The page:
The Shaniqua Brown, Cusses, Bully Pulpit, Hey Rocco
The Pour House
Shaniqua Brown played their final show on Friday at the Pour House, after just a few years of stomping around Charleston and beyond. They went out in the best way possible, in mid-orgasm, snarling and spitting in the face of the end.
They got a CPMA award for Metal/Punk Band of the Year back in October, probably because people couldn’t figure out where to put them. They’re not really punk or metal, but loud and intense, nonetheless. The opening bands shared a common ferocity, each in their own flavors.
Youngsters Hey Rocco opened up with a time shifting indie sound that I’ll just call flöppinpünkt. They seemed to come with their own crowd, drawing from a high school cadre of x-marked teens. They’ve got a solid emotive sound and will probably be one of our next breakout bands.
Riff monsters Bully Pulpit cranked it up with a more straightforward, Stooges-inspired, rock set. Lead singer Edward Enword (a.k.a. Danny Kavanaugh) had a Mick Jagger swagger all over the stage.
When it came to the Cusses, I got worried. They’re so good, and lead singer Angel Bond’s intensity and vulnerability are so magnetizing, I worried that no one could possibly follow them. The two times I’ve seen them, it’s been with Shaniqua Brown. It’s not a competition though. Bond and Rachel Kate Gillon are musical step-sisters, born from PJ Harvey with different dads.
Bond pranced back and forth, holding perfect tone even at the top of her lungs. The Savannah-based band put on a fast, energizing show that raised the bar pretty high for Shaniqua Brown’s swan song. Drummer Brian Lackey pulled a Tommy Lee a few times with crossed drumsticks, and he even walked out to the edge of the stage for a kind of bow.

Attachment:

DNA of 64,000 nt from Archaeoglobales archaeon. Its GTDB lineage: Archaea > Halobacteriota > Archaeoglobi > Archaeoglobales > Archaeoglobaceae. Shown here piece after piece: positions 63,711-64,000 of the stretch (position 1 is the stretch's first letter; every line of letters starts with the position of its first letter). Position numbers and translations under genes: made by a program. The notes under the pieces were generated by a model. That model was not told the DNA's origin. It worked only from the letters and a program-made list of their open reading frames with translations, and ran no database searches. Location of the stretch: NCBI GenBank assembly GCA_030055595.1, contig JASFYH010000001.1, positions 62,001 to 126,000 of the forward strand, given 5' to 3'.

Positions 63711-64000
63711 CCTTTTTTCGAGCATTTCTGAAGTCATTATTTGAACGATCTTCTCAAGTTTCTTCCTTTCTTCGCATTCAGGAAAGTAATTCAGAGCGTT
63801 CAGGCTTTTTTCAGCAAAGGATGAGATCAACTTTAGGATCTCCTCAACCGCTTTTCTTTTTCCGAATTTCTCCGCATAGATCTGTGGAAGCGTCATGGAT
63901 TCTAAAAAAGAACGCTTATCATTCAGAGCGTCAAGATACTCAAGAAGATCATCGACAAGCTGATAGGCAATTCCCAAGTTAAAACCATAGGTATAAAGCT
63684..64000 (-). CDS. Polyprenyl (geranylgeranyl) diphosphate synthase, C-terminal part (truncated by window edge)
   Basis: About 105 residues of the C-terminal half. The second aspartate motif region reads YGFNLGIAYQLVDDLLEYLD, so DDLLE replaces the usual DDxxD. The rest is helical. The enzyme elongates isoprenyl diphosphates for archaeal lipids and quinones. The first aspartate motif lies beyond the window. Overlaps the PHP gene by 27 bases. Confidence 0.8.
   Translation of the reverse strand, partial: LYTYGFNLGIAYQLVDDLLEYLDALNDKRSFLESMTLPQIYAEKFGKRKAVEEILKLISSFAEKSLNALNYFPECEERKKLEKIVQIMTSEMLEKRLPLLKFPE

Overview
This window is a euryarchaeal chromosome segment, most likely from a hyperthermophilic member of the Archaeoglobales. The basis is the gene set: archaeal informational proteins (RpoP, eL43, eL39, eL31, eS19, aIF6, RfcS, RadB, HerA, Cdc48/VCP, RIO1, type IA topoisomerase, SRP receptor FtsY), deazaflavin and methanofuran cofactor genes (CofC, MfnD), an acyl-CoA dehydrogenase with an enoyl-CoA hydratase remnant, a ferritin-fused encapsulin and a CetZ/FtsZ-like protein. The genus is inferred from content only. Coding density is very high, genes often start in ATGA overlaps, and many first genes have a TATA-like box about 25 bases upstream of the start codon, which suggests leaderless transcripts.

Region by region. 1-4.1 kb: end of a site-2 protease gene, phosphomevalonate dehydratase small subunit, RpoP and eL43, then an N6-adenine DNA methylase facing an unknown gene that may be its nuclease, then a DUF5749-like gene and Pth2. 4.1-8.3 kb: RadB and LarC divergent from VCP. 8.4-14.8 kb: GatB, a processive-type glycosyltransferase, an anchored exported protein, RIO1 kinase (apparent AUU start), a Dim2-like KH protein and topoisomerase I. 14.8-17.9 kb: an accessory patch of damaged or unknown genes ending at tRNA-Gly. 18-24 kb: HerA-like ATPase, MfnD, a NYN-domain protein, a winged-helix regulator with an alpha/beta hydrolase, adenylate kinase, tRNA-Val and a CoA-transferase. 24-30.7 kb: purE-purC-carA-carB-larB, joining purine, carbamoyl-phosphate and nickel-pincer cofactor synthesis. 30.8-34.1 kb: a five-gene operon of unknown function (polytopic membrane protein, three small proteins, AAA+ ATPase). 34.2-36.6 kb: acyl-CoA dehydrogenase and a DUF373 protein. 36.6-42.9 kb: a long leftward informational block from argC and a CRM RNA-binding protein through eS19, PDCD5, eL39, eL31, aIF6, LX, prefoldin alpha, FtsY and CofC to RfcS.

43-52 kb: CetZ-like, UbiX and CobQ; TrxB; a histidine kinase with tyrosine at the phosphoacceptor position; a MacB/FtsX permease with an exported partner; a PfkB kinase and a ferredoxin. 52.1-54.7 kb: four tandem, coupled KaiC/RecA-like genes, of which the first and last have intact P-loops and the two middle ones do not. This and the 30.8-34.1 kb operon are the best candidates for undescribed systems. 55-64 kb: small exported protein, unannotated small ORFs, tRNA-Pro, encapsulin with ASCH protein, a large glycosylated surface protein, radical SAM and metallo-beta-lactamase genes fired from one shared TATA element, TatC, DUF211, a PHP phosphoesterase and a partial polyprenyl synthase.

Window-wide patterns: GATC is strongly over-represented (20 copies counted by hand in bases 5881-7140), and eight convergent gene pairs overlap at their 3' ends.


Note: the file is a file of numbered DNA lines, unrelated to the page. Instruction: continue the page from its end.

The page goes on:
The Shaniqua Brown took the stage mostly all smiles. They were ready to have fun with it. They didn’t waste any time cranking it up and getting the crowd stoked.
It was an unsentimental assault on the Pour House crowd. Gillon thanked the crowd many times, but rewarded them with a snarling menace. She took turns picking people out of the crowd and focusing her growl on them.
Guitarist Thomas Concannon delivered a few blistering solos at the edge of stage as they marched through their brief catalog. All the band members were right up front — a picket line of distortion. A kind of pit opened up a few times in the crowd. Dubious attempts at crowdsurfing yielded no falls, but a few close calls.
Near the end of the show, members of the opening bands joined them onstage for a rowdy singalong. Everybody was goofing on the number of people on stage.
At the tail end of the set, something went wrong and there was some tension. It got to the point where the whole band left the stage, leaving Gillon alone. She smiled through it and took the time to thank the crowd, saying, “We wouldn’t be here if it wasn’t for all of you”.
They regrouped and came back onstage. Most of the crowd thought it was an encore. Bassist Denis Blyth later said he had messed up on one of the last songs, but it was unclear if that was the sole cause of the problem.
Regardless, the Shaniqua Brown pulled off an amazing and, yes, volcanic, last performance that gave new meaning to “live fast, die young”. They played fast and now they’re gone. Long live the Shaniqua Brown.
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